Do Fire Stations Ever Catch Fire?

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Of course, the answer is of course. Life is just ironic that way. What is surprising, however, is how many stations have gone up in smoke, and how often it happens. In 2009, for instance, a firefighter in Japan, in haste, left the stove on while cooking dinner in the firehouse on the way out to fight a blaze. Ten fire trucks from other, nearby stations, had to put out the firehouse fire.

Closer to home, also in 2009, a fire broke out in a Capitol Heights, Maryland fire station. This one started in a fire truck engine. When an initial automatic fire alarm was sounded, volunteer firefighters on duty at the time foolishly canceled it. Five minutes later, they were on the phone with dispatch requesting backup. Eight minutes after that, firefighters from a nearby station were on the scene, putting out the blaze.

That same year, and also in Maryland (Largo, to be exact), the Bladensburg fire station caught fire when wiring inside the ladder truck went up in smoke. Illinois has had a few fire station fires as well. In Elwood on August 26, 1995, a fire station caught fire and burned to the ground. And in Fillmore, a tiny community southeast of Springfield, another fire station caught fire and burned to the ground.

On July 7, 2009, the Strattanville Volunteer Fire Department in Pennsylvania was alerted to a roof fire at its own station. The cause? Arson! When the two guys who started the fire were caught and brought into the police station, one of them said he lit his boxer shorts on fire and then threw them onto the roof of the fire station, adding that he "thought it would be funny" if the fire station caught fire.

Of course, there's nothing funny about any of these fires, but it does make you think. And ask other questions, like: who delivers the mail to a post office?

Does Washing Your Fruits and Vegetables Really Do Anything?

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Washing produce is one of those habits that some people follow religiously and others shrug off altogether. If you're someone who struggles to find the motivation to cook in the first place, you might fall into the latter group. But cleaning your fruits and vegetables at home isn't just an outdated precaution: As Popular Mechanics reports, a thorough rinse could mean the difference between a meal that nourishes you and one that leaves you sick.

Produce is one common carrier of norovirus—a foodborne viral infection that triggers such symptoms as nausea, vomiting, and diarrhea. There's no way to know whether your lettuce is contaminated with harmful bacteria before it hits your plate, but cleaning it with plain tap water does make it safer to eat. According to USA Today, rinsing produce is effective enough to remove 90 percent of the pathogens left on it by the growing, harvesting, and shipping process. Rinsing is also a good way to remove any of the visible matter you don't want eat, such as grit and soil.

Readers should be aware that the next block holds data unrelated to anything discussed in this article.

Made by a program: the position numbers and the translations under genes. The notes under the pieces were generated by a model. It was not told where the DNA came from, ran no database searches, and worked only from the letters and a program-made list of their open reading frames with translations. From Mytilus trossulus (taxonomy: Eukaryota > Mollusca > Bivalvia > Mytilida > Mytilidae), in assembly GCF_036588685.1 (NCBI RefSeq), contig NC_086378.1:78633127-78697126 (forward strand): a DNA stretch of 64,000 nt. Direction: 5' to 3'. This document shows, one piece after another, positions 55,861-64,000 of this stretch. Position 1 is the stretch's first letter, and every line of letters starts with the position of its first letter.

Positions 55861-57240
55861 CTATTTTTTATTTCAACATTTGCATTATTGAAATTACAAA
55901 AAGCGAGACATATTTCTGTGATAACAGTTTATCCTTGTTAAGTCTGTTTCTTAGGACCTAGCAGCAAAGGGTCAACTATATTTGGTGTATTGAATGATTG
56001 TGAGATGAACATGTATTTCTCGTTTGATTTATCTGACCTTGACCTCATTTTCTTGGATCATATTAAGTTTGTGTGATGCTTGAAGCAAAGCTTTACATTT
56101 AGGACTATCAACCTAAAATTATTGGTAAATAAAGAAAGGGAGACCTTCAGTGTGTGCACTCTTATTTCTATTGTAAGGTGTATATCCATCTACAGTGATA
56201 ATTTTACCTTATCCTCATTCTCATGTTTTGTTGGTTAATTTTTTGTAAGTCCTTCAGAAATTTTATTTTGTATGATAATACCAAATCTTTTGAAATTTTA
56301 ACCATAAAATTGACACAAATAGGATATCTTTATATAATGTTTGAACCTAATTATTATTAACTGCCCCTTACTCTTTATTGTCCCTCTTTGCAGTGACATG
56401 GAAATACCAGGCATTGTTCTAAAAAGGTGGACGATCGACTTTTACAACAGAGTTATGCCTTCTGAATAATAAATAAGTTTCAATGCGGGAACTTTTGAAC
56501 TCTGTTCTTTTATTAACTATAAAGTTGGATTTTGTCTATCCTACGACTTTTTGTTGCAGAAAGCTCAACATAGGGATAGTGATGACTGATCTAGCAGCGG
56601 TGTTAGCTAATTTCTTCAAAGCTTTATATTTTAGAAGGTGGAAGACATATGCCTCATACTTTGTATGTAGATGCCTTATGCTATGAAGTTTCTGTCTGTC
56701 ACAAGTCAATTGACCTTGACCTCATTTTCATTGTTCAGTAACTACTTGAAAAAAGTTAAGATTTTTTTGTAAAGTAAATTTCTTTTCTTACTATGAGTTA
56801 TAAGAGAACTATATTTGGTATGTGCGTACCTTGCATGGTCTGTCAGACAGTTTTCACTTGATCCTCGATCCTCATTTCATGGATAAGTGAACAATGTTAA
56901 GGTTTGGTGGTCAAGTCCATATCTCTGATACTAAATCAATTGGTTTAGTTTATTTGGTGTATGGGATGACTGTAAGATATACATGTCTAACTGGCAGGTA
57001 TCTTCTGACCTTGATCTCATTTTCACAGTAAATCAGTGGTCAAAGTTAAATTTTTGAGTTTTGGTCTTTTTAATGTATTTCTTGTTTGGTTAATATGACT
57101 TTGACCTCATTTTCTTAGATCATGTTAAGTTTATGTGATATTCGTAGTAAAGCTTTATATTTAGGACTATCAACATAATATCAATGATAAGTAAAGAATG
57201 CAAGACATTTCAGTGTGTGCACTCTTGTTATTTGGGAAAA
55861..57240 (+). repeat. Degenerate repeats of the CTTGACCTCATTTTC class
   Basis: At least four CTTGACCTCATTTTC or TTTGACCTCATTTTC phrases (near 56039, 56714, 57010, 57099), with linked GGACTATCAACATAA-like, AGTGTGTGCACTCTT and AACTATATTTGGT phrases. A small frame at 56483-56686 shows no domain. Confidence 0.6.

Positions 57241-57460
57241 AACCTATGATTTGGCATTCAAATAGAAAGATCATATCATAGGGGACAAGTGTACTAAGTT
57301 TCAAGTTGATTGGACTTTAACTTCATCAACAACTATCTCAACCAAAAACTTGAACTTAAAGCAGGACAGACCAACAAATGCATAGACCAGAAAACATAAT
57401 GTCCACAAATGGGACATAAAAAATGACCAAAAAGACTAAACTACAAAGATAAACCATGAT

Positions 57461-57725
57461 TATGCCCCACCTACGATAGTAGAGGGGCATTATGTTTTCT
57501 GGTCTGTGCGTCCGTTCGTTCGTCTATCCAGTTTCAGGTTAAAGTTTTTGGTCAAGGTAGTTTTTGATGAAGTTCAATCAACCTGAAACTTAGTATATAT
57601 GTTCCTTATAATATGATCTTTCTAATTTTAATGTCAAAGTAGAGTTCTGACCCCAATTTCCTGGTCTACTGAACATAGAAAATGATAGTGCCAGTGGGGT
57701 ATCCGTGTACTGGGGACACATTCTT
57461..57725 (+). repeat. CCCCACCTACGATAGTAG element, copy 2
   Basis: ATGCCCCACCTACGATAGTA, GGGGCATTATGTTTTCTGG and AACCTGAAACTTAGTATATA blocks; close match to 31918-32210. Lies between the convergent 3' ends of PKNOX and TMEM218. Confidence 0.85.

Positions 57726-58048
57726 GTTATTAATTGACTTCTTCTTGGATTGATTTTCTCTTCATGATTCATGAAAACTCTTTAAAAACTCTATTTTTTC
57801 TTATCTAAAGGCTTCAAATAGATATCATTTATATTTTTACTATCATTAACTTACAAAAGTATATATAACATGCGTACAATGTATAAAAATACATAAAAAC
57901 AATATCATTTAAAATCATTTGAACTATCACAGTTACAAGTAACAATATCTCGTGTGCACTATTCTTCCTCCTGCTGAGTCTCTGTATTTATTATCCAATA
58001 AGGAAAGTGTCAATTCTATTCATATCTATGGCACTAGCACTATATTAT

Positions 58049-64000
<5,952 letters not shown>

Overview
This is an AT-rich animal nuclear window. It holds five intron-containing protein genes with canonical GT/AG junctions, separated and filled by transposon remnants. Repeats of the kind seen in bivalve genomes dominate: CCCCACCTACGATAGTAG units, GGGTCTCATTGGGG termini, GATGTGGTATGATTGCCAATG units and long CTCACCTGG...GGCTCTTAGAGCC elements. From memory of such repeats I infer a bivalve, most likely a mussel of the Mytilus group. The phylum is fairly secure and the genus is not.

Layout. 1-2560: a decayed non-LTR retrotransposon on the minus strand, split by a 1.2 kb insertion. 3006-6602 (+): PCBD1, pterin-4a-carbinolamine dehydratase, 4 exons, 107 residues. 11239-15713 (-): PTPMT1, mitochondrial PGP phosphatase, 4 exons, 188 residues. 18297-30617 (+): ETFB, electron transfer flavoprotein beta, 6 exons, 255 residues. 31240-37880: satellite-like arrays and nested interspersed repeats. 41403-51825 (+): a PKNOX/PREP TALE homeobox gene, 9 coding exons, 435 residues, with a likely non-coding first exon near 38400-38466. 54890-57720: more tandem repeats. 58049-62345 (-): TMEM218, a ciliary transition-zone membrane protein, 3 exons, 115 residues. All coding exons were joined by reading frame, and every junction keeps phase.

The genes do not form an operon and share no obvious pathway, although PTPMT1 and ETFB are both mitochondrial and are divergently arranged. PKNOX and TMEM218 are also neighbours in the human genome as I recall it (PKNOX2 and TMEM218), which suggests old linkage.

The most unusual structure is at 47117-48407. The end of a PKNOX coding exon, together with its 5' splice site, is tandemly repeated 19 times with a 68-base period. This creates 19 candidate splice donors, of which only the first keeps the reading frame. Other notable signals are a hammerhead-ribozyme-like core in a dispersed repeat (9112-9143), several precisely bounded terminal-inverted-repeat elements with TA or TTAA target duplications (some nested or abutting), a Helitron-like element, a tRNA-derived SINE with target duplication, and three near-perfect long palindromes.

Cleaning your fruits and vegetables is definitely an improvement over eating them straight from your crisper drawer, but be warned that this isn't a foolproof way to avoid food poisoning. Water won't remove all the microbes living on the surface of your food, and even an extremely thorough rinse isn't enough to make produce contaminated with potentially deadly bacteria like E. coli safe to eat. But that doesn't mean the risk outweighs the benefits of including produce in your diet.

If you have a pile of veggies that need to be prepared for dinner, the best way to make them safer for consumption is to rinse them under cold water and rub them in a bowl of water, starting with the cleanest items and progressing to the produce that's more soiled. Give all the food a final rinse before moving it to the cutting board. Peeling the outside of your produce and cooking it when possible is another effective way to kill or remove stubborn bacteria.

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What's the Difference Between Pigeons and Doves?

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To the layman, the difference between pigeons and doves has something to with color, maybe. Or location. Or general appeal (doves usually get much better press than pigeons do). But what’s the actual, scientific difference between doves and pigeons?

As it turns out, there isn’t one. Paul Sweet, the collection manager for the department of ornithology at the American Museum of Natural History, says the difference is more linguistic than taxonomic.

“The word dove is a word that came into English from the more Nordic languages, whereas pigeon came into English from French,” Sweet tells Mental Floss.

Both dove and pigeon refer to the 308 species of birds from the Columbidae family, Sweet says. There’s no difference between a pigeon and a dove in scientific nomenclature, but colloquial English tends to categorize them by size. Something called a dove is generally smaller than something called a pigeon, but that’s not always the case. A common pigeon, for example, is called both a rock dove and a rock pigeon.

“People just have their own classification for what makes them different,” Sweet says. “So in the Pacific, for example, the big ones might get called pigeons and the smaller ones might be called doves, but they’re actually more closely related to each other than they are to other things in, say, South America, that are called pigeons and doves.”

The difference boils down to linguistic traditions, so feel free to tell people you’re releasing pigeons at your wedding or that you’re feeding doves in the park. Scientifically speaking, you’ll be correct either way.

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